The Projects Group has served as an advisor and owner's representative to Transform 1012 N. Main Street since early 2020.
From Transform 1012 N. Main Street ():
In 1924, construction began on Ku Klux Klan Klavern No. 101’s Auditorium as a monument to hate and terror. Then—as well as now—members of targeted cultural groups needed to pass the building to access the North Side and surrounding areas when traveling to and from downtown Fort Worth.
The building was a daily reminder of power and politics; the looming edifice was yet another form of policing behavior, movement, culture, and proving again how architecture is capable of violence.
In 1924, the cornerstone is laid for Ku Klux Klan Klavern No 101’s Auditorium (then known as 1006 N. Main Street). The building was designed by Earl Glasgow and destroyed by fire when it was either bombed or suffered an electrical fire.
In 1925, Ku Klux Klan Klavern No. 101 rebuilds the damaged building with five tall windows on the front facade and a scenery fly loft in the rear for theatrical performances, including racist, sexist, and anti-immigrant minstrel shows.
In 1927, the building was sold to Leonard Brothers Department Store and was subsequently used as a concert hall, a wrestling arena, and a shelling and packaging warehouse space for Ellis Pecan Company.
Following its acquisition in 2004 by a group of investors, the building was acquired by Transform 1012 N. Main Street in 2021.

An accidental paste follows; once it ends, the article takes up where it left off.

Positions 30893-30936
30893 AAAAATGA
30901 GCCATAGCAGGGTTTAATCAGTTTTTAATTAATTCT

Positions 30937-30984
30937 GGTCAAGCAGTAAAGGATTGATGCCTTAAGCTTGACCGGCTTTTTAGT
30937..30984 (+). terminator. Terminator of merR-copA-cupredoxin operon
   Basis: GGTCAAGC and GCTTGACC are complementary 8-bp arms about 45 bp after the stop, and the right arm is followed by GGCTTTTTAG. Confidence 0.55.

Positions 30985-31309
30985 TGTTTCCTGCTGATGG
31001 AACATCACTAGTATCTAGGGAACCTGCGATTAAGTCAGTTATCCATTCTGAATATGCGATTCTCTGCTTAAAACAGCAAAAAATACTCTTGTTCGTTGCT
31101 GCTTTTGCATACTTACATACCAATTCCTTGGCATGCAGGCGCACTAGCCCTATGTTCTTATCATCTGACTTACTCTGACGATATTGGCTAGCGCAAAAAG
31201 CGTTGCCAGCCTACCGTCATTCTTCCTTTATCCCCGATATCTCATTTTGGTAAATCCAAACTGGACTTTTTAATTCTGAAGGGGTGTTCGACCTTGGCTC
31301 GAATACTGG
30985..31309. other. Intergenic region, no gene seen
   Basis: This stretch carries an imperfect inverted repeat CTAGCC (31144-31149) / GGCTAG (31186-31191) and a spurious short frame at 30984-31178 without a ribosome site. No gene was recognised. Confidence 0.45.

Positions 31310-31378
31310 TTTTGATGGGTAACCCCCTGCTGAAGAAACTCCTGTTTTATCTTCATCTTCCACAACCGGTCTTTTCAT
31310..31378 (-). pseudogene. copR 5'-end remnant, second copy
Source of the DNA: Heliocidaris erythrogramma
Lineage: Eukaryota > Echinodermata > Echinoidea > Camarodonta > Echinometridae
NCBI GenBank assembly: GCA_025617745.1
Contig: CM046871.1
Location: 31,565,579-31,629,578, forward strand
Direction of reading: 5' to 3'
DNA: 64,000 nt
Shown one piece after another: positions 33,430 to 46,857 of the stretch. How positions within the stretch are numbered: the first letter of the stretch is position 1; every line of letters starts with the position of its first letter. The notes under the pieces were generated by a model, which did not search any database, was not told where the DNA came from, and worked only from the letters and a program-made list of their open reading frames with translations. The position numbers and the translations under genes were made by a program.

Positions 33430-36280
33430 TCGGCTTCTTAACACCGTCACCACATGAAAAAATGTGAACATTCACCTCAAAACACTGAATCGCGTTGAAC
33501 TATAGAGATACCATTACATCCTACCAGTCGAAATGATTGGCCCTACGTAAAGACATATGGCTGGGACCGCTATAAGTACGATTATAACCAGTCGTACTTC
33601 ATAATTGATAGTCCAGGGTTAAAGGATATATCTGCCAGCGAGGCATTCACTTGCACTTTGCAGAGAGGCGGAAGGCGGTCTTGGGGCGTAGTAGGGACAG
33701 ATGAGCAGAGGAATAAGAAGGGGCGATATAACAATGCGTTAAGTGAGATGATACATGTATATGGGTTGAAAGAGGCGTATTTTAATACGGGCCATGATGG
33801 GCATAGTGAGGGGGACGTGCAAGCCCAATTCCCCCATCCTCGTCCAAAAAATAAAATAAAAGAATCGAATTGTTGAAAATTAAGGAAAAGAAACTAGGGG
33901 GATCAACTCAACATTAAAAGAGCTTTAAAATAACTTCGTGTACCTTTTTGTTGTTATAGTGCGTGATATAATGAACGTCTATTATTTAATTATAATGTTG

When the Ku Klux Klan Auditorium opened in 1924, then located at 1006 N. Main Street, Fort Worth had one of the largest KKK memberships in the United States and the building was the KKK’s headquarters in Texas. The brick behemoth was designed and located to intimidate Northside Black, Hispanic, and immigrant residents returning home from the city center.
Transform 1012 N. Main Street (T1012) is a non-profit coalition of local arts, grassroots, and service organizations as well as pro bono partners and individuals working to transform 1012 N. Main Street into The Fred Rouse Center for Arts and Community Healing. The T1012 Board models a pluricultural and shared leadership approach to acquiring, programming, and managing The Fred Rouse Center. This coalition ensures that the building will be led and programmed by representatives of the cultural groups that were targeted for violence and economic marginalization by the KKK, thereby returning resources to these communities.
The T1012 leadership continues to speak and listen about the project among its constituency members, the larger Fort Worth community, nationally, and internationally. Given the rapid growth of Fort Worth—it is now the 12th largest city in the US, larger than San Francisco—as a leadership team we are “reassembling” the city by returning power to these groups and making 1012 N. Main Street a site of memory, a place for the whole city to come together to grapple with this history and build a way forward together.
In addition, we are making public our process of building a leadership culture that is intentional and co-created, not defaulting to one culture or colonial norms, in the hopes that it will inspire other such projects locally and nationwide.
Renderings courtesy of MASS Design Group.